Study Reveals that there is No 'Male Disadvantage' When it Comes to Covid-Heart Disease


eMediNexus    15 February 2023

According to a study published in the journal BMJ Medicine, pre-existing cardiovascular illness cannot fully account for the so-called "male disadvantage" in the severity of COVID-19 because other factors also affect how severe the heart disease is.


Although COVID-19 is a severe respiratory disease, some patients have also suffered from cardiovascular issues such as an abnormal heartbeat (arrhythmia), a lack of blood flow to the brain (stroke), and heart failure. Several studies and data showed that men faced worse outcomes from COVID-19 in comparison to women. The aim of the study was to evaluate whether sex differences in COVID-19 severity were explained by the higher prevalence of pre-existing cardiovascular disease in men.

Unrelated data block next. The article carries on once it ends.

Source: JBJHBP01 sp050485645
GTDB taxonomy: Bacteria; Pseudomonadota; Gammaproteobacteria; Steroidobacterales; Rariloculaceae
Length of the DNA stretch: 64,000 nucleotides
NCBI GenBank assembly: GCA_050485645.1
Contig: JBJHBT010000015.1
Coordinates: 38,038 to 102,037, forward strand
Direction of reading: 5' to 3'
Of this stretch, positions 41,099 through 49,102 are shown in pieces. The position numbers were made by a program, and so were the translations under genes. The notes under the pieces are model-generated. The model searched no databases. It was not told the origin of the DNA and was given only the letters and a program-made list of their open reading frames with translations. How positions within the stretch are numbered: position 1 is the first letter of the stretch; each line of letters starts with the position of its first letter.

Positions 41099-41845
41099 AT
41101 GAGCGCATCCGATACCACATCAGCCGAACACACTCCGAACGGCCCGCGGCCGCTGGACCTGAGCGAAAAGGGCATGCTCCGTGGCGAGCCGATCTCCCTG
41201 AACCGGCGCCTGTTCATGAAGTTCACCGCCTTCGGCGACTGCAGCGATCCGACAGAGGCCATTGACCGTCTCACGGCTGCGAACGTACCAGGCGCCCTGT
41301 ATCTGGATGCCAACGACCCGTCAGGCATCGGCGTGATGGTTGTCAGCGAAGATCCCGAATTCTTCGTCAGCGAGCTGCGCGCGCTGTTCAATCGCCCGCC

In the study, the researchers analysed 11,167 patients who were hospitalised with COVID-19 between May 2020 and May 2021 across 13 countries. The findings of the study showed that 13 women and 17 men out of every 100 women and men developed some form of cardiovascular complication during their hospitalisation. The team found that the overall risk was 30% higher in women in comparison to men. They also found that arrhythmia was the most common cardiovascular complication. It was seen in 5 women and 8 men in every 100 women and men, respectively.


The researchers discovered that there were clear disparities between the sexes in the risks of cardiovascular problems, regardless of whether individuals had pre-existing cardiovascular disease. They explained that the findings indicate the vital relevance of taking into account sex and gender differences across all facets of human health in addition to having implications for our general understanding of sex differences in health and disease. 


(Source: https://www.daijiworld.com/news/newsDisplay?newsID=1050111)

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